As a lyricist, I have a tendency to write in a really nostalgic way. I’m yearning for days past when I was a little younger. There’s a lot of beauty in a juvenile situation. I think whether I’m 22, 45, or 60, there will be relationships in my life that are young and new. And I probably gravitate toward writing about things that are new and scary.
My sister is quite a bit younger than me, she’s eight years younger than me. And I lived with her up until about a year ago. I was also surrounded by this youthful person I loved and deeply felt emotions through. I am making that connection now, but that also has something to do with it.
What do you think is your favorite song on the album? Is there a specific song on the album that you think really captures the essence of who you are and who the band is?
I have a lot of favorites, and I think mine changes. I feel really dearly about “Cell Division,” “Knock The Wind,” and “My Girl.” The one that feels most like us is probably “My Girl.” That song went through so many different stages. It was one of the first songs that we had for the record that we were like, “Oh, this is good. We just can’t figure it out.” It had totally different production before, and we took it to our producer that we ended up working with, David Primack.
We worked the shit out of the song and still could not figure it out. At one point, it had chugging guitars behind it, and it was like this dancey thing. And then Charlie, our drummer, who also does a lot of our production, just took it back to the studio at home and just stripped everything away and did all the production you hear now that’s super magical sounding and eerie. I think it just matches the tone of that song so well.
Were there any massive trials or tribulations you guys had to go through during this third album’s recording or writing process?
In a way, yes, because we were writing the album in 2021, right after the big C word had started. And for me especially, I was having a lot of doubts if I wanted to make another record, if I wanted to keep doing music. The biggest thing was that I was really in a place where I felt stagnant because I wasn’t touring, and for some reason, my brain doesn’t allow me to believe that working on a song for a couple of hours a day is work. So I was having a lot of self-confidence issues.
I ended up applying for a job at the record store where I’m from in Oshawa, and it gave some structure to my life. It really helped renew my connection with music, and, in a couple of ways, it really grounded me a little bit and being like, “There are so many musicians and so much music. You are the smallest grain of sand in all of this.” It was just nice to not be so in my head about feeling like this is the biggest thing. It was just really reaffirming to be around people who still consume albums and will line up for a release or line up for Record Store Day. And yeah, so that was probably one of the bigger mountains to climb for me.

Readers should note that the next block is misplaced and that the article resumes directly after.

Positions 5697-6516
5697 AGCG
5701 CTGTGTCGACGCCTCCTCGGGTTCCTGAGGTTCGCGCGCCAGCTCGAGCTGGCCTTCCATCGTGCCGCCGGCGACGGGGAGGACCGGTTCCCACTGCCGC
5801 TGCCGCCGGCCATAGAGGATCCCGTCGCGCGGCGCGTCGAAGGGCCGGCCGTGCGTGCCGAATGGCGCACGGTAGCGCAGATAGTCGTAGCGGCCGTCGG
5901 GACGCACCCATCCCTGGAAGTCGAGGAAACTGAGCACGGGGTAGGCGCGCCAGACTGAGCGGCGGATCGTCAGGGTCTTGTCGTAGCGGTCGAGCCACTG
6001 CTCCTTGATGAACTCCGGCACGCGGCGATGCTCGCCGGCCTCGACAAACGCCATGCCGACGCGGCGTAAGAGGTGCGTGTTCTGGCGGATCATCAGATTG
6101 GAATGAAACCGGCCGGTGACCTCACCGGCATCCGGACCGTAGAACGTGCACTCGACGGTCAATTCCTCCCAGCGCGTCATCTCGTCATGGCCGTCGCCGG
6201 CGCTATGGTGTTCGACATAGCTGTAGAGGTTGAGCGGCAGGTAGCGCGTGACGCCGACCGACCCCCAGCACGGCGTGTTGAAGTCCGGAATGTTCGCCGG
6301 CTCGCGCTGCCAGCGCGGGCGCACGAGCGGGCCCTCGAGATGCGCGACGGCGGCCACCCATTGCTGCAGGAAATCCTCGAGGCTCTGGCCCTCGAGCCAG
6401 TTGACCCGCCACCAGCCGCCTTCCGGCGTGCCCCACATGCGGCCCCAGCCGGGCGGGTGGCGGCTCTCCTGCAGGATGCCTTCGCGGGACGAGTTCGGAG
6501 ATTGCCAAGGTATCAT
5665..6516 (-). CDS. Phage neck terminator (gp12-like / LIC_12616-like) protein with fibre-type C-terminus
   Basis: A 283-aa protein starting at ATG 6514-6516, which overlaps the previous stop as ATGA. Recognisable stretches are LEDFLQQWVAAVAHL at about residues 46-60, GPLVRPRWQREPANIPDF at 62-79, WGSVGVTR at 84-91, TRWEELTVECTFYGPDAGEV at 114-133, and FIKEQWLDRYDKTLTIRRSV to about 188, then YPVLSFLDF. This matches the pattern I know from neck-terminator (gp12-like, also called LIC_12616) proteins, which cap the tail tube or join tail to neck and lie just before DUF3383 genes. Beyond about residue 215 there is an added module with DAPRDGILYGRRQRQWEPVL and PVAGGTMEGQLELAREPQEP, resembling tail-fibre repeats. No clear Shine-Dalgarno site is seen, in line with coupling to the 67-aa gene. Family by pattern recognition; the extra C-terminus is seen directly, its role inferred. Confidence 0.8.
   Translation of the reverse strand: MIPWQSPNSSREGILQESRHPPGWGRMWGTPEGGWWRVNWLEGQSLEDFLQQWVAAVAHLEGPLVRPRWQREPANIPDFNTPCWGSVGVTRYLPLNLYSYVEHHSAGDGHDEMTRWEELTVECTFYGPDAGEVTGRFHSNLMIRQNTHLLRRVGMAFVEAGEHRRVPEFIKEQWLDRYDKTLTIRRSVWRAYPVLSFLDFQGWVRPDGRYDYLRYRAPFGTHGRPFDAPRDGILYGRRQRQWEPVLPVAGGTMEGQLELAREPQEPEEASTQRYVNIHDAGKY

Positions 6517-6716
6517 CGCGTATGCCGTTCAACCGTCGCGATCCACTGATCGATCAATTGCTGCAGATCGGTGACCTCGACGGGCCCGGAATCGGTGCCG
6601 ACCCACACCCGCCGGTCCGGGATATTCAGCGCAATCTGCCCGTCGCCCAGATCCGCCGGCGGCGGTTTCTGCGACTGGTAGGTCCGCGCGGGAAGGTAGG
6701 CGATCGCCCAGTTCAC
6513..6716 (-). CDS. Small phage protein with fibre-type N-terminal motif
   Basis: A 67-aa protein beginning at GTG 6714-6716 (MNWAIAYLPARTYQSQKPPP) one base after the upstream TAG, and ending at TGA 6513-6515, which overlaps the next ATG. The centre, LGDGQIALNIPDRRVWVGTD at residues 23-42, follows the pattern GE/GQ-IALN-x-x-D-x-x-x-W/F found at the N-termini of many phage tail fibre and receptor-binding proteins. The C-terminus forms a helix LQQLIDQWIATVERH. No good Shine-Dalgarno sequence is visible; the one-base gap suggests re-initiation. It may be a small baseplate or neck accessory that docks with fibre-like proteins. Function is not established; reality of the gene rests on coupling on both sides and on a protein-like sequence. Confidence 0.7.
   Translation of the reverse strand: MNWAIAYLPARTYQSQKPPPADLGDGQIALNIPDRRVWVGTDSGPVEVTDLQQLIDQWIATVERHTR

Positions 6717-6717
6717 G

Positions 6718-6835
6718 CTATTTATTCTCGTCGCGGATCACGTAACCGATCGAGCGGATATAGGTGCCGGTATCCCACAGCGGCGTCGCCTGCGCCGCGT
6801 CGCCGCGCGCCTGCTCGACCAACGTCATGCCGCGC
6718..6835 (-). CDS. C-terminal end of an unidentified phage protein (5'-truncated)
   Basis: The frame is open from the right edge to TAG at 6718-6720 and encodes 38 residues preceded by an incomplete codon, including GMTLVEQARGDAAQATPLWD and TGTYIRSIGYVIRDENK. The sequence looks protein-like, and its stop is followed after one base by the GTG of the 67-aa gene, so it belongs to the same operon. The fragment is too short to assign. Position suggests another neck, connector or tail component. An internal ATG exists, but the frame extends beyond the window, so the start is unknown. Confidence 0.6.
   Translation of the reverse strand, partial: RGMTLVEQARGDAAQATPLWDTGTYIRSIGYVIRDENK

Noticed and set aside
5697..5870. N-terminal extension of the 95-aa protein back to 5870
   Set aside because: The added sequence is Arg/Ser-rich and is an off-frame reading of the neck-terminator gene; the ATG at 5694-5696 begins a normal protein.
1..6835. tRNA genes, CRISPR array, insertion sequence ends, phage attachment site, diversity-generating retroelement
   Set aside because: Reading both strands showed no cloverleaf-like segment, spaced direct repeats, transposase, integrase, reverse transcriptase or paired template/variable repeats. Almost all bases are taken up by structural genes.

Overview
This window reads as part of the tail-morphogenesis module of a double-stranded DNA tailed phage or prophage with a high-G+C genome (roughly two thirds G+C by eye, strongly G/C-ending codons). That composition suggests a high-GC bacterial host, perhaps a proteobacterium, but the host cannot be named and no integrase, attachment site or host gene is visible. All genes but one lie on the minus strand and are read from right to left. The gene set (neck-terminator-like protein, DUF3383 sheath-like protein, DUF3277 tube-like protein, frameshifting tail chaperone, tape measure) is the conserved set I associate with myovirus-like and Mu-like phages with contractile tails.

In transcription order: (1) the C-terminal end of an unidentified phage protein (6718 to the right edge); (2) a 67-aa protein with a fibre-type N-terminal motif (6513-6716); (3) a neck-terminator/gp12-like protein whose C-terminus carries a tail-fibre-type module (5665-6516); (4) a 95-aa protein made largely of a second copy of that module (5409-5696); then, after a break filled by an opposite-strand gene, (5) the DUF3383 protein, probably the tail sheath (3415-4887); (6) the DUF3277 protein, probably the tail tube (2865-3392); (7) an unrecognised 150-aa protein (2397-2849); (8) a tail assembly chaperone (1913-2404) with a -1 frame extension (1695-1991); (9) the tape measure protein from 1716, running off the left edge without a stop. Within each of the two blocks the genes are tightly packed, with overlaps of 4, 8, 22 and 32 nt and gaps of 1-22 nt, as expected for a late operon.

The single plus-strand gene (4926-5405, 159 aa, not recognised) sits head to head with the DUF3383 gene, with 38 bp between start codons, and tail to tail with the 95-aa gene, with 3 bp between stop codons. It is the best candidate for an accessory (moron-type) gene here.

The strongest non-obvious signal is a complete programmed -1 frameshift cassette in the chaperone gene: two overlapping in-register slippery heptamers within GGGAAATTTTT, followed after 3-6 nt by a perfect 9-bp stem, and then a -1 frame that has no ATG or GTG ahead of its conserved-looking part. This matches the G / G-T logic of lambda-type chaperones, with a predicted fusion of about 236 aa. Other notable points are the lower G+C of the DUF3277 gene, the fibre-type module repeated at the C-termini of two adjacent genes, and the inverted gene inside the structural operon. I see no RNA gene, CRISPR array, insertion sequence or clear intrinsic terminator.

You also touched on how “My Girl” was one of the songs that was so hard for you guys to nail down and that, you worked on it. Were there any songs on the album that just completely flowed out of you?
“Knock The Wind,” which is probably an easy answer because it is the most simple song on the record. That song I was really, at the time, inspired by Leith Ross. I really, really love Leith Ross’ style, and that inspired me. It happened very quickly, in about a day. That was the first song we worked on production-wise with our producer David, when we all got together in the same room. There were talks of adding more production, but in the end, we just realized that it needed to remain a bit of a sleepy tune.
One of the other things is the album artwork. It’s so beautiful and simple, but complex at the same time. Is there a story behind that?
There was a decision before this album for me to start wearing a mask onstage and in some of the photos. We worked closely with our friend Ryan, who did our very first music video on all of our visuals for this album. I just felt like it was a decision that I made for myself. Selfishly, I have a weird relationship with being on camera and social media, and it felt like control a little bit to be able to say, “This is when you can see me, and this is when you can’t.” And that’s where that came from. I think, honestly, that that confidence is another reason why this album is self-titled. I think the mask represents that, and it represents all of us as a band members.
Are there any central themes or messages that you really hope that people grasp?
I hope this album can be, maybe a friend or company for somebody. Because I think there is a very distinct difference between putting music on and then absolutely devouring an album over the span of a month or two and letting it totally just seep through into your personality and your emotions for that period of time. So I would love it if this album could just be somebody’s friend for a while. That would be really nice.